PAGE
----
Essence Beauty joined the beauty talk with panelists Melissa Butler and Beatrice Dixon, moderated by Dorian Morris, to discuss building a beauty brand on the BeautyCon™ stage. We sat down with leading women in beauty and wellness for a real conversation on business challenges, standing out in a saturated market, and building a beauty community that lasts. Entrepreneurs in the audience could learn about the ins and outs of retail, hiring a team, and all the difficulty—and success—in between.
Founder of The Lip Bar and Thread Beauty, Butler formulated her first beauty brand in the kitchen. She built her business from the ground up, with The Lip Bar as the largest Black owned makeup brand in Target. For Dixon, Founder of Honey Pot, her wellness brand for vaginal care started to treat a Bacterial Vaginosis (BV) infections. The brands signature tagline, “made by humans with vaginas for humans with vaginas,” Honey Pot is the first plant-derived vaginal care system on the market. While building a beauty brand isn’t easy, The New Voices Family had a open discussion on building a beauty business—here’s what they said.
“Retail can kill a business,” said Morris. As the Founder of Undefined Beauty, Morris asked for tips on how to prepare your business for retail. “You should have at least made half a million to a million dollars before you go into retail,” Dixon said. “Retail continues to get harder and harder.”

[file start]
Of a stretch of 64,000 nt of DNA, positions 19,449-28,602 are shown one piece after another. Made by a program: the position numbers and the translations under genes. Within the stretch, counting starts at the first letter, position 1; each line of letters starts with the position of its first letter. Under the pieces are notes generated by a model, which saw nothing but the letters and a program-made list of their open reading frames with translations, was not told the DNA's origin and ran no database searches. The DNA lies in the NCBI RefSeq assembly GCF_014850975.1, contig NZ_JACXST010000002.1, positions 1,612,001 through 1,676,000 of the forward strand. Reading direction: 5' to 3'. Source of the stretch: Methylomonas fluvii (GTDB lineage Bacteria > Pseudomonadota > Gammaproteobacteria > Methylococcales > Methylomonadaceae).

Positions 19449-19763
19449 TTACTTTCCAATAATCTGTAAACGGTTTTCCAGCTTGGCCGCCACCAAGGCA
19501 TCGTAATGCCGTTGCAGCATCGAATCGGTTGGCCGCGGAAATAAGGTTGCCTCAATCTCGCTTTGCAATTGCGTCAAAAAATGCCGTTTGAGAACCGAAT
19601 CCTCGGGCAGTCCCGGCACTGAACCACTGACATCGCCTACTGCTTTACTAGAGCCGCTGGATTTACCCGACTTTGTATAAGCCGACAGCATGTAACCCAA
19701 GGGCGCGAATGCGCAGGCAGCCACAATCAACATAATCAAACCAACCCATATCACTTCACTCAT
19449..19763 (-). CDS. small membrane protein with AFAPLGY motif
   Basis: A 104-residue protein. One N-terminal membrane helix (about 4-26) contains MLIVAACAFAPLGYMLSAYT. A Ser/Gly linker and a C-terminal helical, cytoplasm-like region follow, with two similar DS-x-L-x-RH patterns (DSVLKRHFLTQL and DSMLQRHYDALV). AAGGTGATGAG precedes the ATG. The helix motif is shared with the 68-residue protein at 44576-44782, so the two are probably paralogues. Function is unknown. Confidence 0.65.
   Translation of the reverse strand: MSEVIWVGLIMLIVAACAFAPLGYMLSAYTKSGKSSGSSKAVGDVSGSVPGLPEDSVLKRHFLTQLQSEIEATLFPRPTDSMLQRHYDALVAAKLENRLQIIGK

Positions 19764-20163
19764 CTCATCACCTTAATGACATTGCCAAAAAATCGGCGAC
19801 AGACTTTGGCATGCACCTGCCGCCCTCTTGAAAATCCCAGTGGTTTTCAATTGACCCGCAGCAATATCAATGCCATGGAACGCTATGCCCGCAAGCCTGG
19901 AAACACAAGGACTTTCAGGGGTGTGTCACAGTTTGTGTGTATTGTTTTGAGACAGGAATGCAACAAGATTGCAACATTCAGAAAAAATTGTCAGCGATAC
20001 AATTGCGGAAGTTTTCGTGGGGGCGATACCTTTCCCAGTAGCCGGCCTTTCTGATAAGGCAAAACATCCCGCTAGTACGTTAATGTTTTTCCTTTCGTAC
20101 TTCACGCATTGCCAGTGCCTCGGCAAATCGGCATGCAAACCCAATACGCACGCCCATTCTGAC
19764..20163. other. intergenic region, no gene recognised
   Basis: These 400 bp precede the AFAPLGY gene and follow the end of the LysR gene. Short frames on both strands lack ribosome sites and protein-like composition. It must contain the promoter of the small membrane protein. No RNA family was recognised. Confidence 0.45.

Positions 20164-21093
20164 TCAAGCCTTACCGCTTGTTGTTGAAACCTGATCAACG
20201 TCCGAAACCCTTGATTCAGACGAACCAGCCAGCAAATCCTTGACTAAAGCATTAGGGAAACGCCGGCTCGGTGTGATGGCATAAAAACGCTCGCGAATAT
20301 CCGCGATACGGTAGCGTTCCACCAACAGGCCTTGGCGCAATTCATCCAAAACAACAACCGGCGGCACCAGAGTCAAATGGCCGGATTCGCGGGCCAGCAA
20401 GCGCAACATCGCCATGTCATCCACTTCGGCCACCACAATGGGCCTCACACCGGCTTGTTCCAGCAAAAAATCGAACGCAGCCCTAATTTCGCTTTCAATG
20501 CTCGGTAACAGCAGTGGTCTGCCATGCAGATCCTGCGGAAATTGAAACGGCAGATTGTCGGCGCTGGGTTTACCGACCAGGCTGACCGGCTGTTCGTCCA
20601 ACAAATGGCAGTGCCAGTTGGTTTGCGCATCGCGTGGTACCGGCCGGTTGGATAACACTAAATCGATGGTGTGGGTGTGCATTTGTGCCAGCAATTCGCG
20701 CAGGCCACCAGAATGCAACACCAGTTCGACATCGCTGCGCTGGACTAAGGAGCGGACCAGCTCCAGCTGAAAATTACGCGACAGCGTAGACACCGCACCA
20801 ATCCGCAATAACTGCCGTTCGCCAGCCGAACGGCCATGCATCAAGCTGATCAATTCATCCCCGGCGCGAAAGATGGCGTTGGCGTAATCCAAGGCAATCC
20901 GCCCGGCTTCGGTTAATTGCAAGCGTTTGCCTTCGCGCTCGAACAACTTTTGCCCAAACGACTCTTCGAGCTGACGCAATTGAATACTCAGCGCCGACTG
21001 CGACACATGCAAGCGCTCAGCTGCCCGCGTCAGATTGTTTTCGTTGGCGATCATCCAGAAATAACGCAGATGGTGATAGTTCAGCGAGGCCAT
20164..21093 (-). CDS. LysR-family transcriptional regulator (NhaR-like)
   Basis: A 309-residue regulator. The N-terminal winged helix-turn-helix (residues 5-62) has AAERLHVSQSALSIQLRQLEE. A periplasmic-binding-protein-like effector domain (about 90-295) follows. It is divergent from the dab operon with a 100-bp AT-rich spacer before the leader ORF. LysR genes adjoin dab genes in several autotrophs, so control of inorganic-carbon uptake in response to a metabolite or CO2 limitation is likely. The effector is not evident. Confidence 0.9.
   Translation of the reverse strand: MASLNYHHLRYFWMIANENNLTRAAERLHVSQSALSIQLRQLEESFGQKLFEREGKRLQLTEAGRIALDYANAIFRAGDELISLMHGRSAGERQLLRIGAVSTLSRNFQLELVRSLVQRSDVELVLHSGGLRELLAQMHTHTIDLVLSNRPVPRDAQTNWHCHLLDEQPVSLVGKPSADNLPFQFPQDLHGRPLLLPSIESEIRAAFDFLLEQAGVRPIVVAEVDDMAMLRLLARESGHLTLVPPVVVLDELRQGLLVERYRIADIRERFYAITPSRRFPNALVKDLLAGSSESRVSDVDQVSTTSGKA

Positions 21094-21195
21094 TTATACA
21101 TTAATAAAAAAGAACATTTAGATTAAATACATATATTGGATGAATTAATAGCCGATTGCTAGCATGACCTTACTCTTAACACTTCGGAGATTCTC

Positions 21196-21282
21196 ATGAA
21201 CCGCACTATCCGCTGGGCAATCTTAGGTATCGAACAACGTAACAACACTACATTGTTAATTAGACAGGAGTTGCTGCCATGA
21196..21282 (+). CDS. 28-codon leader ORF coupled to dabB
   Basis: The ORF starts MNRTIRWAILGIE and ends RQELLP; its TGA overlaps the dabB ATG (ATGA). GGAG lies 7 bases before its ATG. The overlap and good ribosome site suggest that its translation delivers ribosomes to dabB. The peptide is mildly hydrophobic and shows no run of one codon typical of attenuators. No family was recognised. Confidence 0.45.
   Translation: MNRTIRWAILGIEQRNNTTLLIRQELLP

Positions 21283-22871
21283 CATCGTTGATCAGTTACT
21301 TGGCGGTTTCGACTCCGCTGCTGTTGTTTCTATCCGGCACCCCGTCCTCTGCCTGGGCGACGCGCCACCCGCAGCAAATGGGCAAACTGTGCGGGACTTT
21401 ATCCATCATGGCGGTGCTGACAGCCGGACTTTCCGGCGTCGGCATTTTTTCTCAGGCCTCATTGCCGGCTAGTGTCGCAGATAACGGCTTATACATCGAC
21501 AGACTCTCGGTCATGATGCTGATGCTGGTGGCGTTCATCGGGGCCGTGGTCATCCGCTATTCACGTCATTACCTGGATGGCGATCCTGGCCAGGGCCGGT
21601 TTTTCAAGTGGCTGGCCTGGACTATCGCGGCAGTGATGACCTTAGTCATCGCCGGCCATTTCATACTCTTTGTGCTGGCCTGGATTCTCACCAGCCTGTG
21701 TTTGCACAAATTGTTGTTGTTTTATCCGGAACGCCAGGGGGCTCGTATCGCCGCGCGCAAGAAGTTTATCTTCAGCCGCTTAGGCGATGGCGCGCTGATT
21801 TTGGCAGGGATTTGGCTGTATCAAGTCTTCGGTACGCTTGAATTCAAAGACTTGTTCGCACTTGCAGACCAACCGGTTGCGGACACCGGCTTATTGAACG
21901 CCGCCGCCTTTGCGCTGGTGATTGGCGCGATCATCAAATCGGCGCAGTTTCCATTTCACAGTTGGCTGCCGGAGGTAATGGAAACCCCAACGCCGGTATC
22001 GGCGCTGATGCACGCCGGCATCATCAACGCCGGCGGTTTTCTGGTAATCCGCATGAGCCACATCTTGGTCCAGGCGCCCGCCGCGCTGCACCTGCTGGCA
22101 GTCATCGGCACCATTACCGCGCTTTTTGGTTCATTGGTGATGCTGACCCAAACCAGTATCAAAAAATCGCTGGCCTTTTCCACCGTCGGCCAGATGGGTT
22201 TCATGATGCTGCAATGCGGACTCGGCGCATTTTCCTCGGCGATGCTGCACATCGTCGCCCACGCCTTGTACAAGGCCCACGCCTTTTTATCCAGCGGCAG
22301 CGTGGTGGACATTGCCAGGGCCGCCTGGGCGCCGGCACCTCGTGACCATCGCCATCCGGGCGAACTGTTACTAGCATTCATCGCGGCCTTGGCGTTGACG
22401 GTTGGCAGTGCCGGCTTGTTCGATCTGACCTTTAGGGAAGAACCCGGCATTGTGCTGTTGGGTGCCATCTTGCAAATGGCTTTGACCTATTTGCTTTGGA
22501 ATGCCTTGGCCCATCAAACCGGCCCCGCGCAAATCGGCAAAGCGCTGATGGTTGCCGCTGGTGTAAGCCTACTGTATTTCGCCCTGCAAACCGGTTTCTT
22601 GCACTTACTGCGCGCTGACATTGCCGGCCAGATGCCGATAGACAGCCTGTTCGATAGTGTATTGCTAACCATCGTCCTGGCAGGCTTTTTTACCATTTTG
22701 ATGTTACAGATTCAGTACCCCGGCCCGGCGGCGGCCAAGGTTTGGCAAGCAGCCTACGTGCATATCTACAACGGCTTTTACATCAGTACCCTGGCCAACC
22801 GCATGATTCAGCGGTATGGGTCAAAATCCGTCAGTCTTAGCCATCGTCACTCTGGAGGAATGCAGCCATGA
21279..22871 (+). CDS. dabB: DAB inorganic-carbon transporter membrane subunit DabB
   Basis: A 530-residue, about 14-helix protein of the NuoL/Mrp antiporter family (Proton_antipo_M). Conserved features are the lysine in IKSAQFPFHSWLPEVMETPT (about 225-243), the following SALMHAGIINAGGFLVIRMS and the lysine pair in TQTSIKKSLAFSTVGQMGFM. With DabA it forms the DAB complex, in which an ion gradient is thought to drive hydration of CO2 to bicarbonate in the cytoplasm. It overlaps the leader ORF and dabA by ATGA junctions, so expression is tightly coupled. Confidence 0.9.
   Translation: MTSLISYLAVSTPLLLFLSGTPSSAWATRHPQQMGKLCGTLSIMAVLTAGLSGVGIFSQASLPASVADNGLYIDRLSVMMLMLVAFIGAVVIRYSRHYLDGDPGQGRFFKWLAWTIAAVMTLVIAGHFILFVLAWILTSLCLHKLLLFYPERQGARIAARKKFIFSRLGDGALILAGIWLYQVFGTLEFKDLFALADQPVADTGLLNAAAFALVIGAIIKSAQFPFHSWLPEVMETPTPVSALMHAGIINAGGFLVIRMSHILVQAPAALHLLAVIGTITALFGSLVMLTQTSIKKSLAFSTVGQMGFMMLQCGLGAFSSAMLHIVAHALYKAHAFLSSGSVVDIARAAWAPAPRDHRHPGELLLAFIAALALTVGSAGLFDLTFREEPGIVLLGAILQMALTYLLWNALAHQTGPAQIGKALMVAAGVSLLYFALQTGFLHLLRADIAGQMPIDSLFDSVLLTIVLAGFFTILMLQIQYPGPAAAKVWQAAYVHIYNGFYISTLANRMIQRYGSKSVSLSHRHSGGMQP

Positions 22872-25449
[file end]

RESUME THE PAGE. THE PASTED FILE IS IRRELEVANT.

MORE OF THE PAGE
Retail is extremely important, however it is increasingly difficult to be successful on the shelves. For Dixon, she was uninformed about the market when her vaginal products went into retail. “You need to understand how to manage a supply chain,” she said. “You could have a million dollar purchase and only get paid $100,000 if the order was late, not on time, or in full.”
Butler recommended not allowing contracts to be intimidating, as they can be resolved through familiarity with legal terminology. “You have power to negotiate on your own terms,” she said. “You have the responsibility for yourself, customer, and team to make the right decisions for your business.” According to Butler, placing your business on the shelf is only half the battle; the real challenge lies in consistently moving products.
The conversation shifted into other business needs such as ads and other needs in a saturated market. Butler shared she has never had a marketing budget, but used social media as the fastest and easiest method to make people care about her business. “We were just educating the public on why we exist and why they should care,” she said. “PR has been huge for The Lip Bar’s success to tell a connected service to the right community.”
On social media, a business’s success lies in cultivating an organic following. Rather than solely relying on purchased ads, the panelists recommended fostering a customer base that doesn’t need to be acquired. This can be achieved through events such as Essence Fest and trade shows, where staying connected to the community and targeting your customer as a fellow individual, not just a consumer, can bring success. “Creating innovation that tells a story and makes sense makes it easy for humans to use your products,” Dixon said. “You are the human being that you’re serving.”
Visit BeautyCon™ the Essence Fest edition at essence.com for more on the latest Black beauty panel.